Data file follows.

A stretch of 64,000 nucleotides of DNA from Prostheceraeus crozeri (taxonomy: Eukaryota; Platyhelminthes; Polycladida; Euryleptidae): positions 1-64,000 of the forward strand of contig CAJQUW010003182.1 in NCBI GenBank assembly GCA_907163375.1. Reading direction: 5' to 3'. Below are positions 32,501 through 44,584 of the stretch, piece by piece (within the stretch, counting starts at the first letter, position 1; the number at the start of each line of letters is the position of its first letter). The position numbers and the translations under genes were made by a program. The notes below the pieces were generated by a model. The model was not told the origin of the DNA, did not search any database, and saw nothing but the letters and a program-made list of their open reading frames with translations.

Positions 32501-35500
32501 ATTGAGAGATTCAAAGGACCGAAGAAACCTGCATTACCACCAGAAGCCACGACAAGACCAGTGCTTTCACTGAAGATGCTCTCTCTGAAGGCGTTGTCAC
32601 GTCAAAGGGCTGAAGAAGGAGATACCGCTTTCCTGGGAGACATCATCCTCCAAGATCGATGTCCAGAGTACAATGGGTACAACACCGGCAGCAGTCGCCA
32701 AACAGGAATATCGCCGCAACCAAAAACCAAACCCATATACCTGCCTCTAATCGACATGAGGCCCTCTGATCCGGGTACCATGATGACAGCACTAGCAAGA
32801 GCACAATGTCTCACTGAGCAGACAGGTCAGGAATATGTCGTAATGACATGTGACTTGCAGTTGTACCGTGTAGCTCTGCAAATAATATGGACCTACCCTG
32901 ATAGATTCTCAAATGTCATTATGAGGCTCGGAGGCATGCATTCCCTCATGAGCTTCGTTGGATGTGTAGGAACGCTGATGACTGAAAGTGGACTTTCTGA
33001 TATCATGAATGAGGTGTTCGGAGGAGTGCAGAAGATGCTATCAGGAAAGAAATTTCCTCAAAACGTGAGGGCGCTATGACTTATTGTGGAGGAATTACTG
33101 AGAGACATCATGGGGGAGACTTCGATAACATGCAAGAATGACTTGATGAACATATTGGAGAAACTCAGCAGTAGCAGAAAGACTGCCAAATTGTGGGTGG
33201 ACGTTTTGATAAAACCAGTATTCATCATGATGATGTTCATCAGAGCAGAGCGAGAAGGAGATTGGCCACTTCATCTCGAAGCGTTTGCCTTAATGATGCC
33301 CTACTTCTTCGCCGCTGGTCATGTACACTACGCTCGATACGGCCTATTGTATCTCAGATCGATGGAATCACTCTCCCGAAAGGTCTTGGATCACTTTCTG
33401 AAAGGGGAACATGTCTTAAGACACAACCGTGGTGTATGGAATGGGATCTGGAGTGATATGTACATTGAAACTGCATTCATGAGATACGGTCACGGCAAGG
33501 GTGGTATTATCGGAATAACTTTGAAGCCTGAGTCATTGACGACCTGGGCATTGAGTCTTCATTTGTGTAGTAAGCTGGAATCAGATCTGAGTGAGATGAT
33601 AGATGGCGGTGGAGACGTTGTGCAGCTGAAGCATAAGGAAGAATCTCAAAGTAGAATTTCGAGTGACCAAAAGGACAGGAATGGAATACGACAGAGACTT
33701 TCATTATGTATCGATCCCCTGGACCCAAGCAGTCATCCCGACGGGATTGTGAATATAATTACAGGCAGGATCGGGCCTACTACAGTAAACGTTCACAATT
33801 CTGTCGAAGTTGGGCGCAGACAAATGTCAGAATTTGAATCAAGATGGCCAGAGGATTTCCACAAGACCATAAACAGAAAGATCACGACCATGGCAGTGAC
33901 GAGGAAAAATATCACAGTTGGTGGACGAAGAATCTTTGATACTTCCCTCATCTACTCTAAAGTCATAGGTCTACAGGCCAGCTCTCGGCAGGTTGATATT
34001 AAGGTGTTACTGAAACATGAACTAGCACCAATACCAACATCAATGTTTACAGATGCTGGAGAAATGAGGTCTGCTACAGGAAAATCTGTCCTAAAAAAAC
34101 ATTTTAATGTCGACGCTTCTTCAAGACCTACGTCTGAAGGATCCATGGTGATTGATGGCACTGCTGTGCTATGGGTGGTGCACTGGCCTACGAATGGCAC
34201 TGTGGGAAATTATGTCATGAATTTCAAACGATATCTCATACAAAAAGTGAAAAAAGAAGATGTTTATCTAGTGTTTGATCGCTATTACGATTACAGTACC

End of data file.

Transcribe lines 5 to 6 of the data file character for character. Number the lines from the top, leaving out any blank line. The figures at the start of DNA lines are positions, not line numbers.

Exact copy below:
32701 AACAGGAATATCGCCGCAACCAAAAACCAAACCCATATACCTGCCTCTAATCGACATGAGGCCCTCTGATCCGGGTACCATGATGACAGCACTAGCAAGA
32801 GCACAATGTCTCACTGAGCAGACAGGTCAGGAATATGTCGTAATGACATGTGACTTGCAGTTGTACCGTGTAGCTCTGCAAATAATATGGACCTACCCTG